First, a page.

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Dr. Craig Liebenson was kind enough to lend us an hour of his time to discuss movement, strength, and the concept of becoming Anti-Fragile for an episode of Strength Chat. We dove into all areas of human performance but his priority list for becoming anti-fragile is what stood out the most to me. We often hear about mental toughness or cringe worthy statements such as “pain is weakness leaving the body”. But, it’s not so often we get to pick the brain of a professional as respected as Dr. Liebenson. Aside from his work as the Director of L.A Sport and Spine (a pain management, rehabilitation, and performance enhancement center) Dr. Liebenson is an active consultant for professional sports organizations such as the MLB and NFL.
I’ll set the stage for Dr. Liebenson’s formula for anti-fragility with a quote below.
“Isn’t the pursuit of perfection really the opposite of progress? Shouldn’t we look for catalysts? Shouldn’t we look for impactful interventions that will catalyze adaptation? As opposed to try and make something absolutely perfect. “– Dr. Craig Liebenson.
After you read through the good Doc’s priority list I’ll give you my thoughts on what it takes in order to become ant-fragile.
The path to Anti-Fragility.
Question – “The being of flow and anti-fragility is the end game. That’s where we want to be with our patients and athletes. We want people moving with extreme confidence and hopefully some level of proficiency. If that’s the absolute end goal, can we simplify the stages that come before that? What are they?”
Answer – “To me, there are four steps.”
There should be no pain, this isn’t no pain no gain.
Motor control first, quality over quantity.
Load is the best corrective. We need to get to load sooner. We can’t baby people.
Cast your net wide and look at the entire kinetic chain. Find the most impactful intervention.
If you’ve followed Kabuki Strength for any amount of time you’ll know the concept of Anti-Fragile is near and dear to our hearts. What people don’t understand is that becoming Anti-Fragile has nothing to do with mental toughness. Sure, you can’t be a mental midget. But you can’t afford to harbor self-destructive ideas of what mental toughness is. Mental toughness is easy when your entire connection to it is resistance. Anti-Fragile is the exact opposite of popular mental toughness rhetoric. Anti-Fragile is not resistance, its absorption. Its evolving when new challenges are placed in front of you. Its leaning into obstacles, not holding them at a distance from your inner self. When we look at movement, the idea Anti-Fragile is about allowing your mind to turn off and flow with extreme confidence. You no longer have to “hold back”. Lean into new arenas and let your body and mind do what it was made for. If you are not Anti-Fragile, what are you?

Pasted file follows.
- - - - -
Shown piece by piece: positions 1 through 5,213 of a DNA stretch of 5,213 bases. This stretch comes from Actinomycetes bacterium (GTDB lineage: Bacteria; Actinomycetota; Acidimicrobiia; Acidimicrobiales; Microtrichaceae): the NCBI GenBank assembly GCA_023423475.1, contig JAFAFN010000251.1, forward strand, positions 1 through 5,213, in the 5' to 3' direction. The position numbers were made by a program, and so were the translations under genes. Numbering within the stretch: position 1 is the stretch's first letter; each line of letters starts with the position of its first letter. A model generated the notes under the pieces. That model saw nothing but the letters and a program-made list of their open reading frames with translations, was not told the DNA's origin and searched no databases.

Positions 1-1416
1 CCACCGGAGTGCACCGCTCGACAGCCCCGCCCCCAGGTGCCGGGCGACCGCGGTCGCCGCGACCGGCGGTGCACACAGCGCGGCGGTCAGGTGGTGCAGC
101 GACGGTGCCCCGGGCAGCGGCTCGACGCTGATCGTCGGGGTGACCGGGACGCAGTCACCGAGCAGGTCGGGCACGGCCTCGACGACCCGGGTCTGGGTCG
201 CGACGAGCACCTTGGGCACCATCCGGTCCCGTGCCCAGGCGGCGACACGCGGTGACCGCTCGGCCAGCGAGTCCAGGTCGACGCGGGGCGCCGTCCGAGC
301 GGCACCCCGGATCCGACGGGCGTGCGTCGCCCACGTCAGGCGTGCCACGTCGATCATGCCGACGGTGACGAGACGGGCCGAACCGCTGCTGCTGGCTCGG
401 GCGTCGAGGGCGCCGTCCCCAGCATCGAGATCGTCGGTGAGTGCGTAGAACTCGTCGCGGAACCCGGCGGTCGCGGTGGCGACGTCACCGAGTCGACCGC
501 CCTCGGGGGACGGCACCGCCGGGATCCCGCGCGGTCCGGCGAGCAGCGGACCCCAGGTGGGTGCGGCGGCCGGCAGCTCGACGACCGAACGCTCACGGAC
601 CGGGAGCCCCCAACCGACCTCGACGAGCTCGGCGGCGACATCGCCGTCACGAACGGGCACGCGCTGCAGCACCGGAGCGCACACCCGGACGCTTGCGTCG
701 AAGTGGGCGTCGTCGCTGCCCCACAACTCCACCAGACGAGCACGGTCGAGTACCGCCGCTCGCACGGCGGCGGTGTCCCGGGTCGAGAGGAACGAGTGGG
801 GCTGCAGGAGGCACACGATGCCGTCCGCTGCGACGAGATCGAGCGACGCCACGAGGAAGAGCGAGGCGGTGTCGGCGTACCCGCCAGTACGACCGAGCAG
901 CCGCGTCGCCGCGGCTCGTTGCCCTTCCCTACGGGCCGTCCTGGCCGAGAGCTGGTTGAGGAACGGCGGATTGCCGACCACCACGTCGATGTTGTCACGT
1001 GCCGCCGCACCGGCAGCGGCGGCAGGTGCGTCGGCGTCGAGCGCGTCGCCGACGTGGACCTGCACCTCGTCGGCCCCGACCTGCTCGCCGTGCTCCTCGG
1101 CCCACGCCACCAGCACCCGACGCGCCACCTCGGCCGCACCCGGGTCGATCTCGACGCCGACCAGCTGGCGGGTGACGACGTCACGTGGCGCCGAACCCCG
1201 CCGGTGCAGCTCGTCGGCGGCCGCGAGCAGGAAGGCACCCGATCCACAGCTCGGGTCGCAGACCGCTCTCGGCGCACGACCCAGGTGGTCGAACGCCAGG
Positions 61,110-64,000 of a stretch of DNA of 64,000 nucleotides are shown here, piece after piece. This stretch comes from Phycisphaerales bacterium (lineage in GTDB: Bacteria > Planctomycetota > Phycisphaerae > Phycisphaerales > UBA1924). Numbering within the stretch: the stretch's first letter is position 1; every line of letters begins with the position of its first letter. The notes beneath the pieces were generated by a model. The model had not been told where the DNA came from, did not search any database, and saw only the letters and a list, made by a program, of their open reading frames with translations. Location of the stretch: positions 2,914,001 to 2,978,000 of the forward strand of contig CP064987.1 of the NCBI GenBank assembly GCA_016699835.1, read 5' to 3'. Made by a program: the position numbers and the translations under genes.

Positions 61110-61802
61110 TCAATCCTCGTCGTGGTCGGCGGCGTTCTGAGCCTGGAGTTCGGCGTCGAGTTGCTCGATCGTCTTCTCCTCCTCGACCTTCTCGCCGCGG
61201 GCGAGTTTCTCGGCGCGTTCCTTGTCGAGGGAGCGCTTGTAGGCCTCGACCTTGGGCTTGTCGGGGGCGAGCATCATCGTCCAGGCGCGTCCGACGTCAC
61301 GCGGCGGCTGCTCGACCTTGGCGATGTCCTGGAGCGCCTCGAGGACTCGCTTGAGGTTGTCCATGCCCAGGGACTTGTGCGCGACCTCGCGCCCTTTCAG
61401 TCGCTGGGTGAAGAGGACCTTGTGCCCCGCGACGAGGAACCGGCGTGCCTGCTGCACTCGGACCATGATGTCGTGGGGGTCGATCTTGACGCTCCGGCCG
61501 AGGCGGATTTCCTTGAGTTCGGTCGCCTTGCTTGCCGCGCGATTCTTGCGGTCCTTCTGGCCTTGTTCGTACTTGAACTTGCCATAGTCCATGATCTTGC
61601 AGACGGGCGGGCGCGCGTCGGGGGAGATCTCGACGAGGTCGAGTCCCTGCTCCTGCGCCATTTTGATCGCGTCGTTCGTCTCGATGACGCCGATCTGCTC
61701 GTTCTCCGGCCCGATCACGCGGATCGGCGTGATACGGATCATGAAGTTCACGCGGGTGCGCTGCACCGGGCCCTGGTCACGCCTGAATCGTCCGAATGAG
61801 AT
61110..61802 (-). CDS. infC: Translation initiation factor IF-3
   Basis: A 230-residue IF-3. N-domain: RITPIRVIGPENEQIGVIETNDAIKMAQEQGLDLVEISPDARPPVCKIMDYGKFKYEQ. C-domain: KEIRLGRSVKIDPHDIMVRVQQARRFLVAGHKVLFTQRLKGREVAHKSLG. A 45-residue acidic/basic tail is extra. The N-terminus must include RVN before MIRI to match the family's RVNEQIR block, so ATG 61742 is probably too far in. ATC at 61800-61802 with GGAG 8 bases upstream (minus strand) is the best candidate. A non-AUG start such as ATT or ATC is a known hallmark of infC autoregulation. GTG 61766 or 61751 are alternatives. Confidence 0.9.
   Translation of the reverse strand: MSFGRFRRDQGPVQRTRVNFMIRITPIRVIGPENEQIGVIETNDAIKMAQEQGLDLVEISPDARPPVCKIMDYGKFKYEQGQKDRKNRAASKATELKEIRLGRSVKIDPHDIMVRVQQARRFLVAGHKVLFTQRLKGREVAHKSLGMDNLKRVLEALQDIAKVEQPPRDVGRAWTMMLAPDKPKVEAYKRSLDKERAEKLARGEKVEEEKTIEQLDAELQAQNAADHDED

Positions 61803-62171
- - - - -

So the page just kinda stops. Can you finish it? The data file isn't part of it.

The writing of this article was prompted by all the social media posts I’ve seen talking about men’s mental health. Apparently November is men’s mental health month. That is unless you’re struggling with your own mental health issues. Then, every month, week, and day may very well be an ongoing struggle. Although throughout this article I’ll be referencing comparative data between men and women and differing demographics, the point is not to prop up men's suffering above women or anyone else for that matter. It’s simply there to elucidate the current state of men’s mental health, which is the central focus of this article. “Einstein is quoted as having said that if he had one hour to save the world he would spend fifty-five minutes defining the problem and only five minutes finding the solution” (1). This mentality exists in contrast to the current lack of awareness pertaining to the drivers of psychological ill-health. Social media and articles routinely discuss what to do if you’re depressed, anxious, suicidal, etc. But seldom does anyone discuss the complexity of the subject. Unfortunately, without truly understanding the issues that lead to ill-health it’s unlikely to come up with an effective solution and subsequent prevention strategies. Therefore the aim of this article is as follows:
Optimizing exercise range of motion to maximize muscle growth is a popular topic to discuss. As new research emerges, it often leaves you with more questions about the fundamental mechanisms and application of hypertrophy training. Mechanical tension is known as a primary driver of hypertrophy. Therefore it stands to reason that training a muscle through larger ranges of motion will create more tension, resulting in a greater hypertrophic stimulus. Although this makes sense at face value, it’s ultimately an unsatisfactory answer. At deeper levels of analysis, mechanical tension alone (or at least our current model) can not explain some of the observed outcomes we see both in the literature and anecdotally. The aim of this article is to provide a brief review of the topic, provide context to the ROM discussion, and offer practical recommendations to implement into your own training.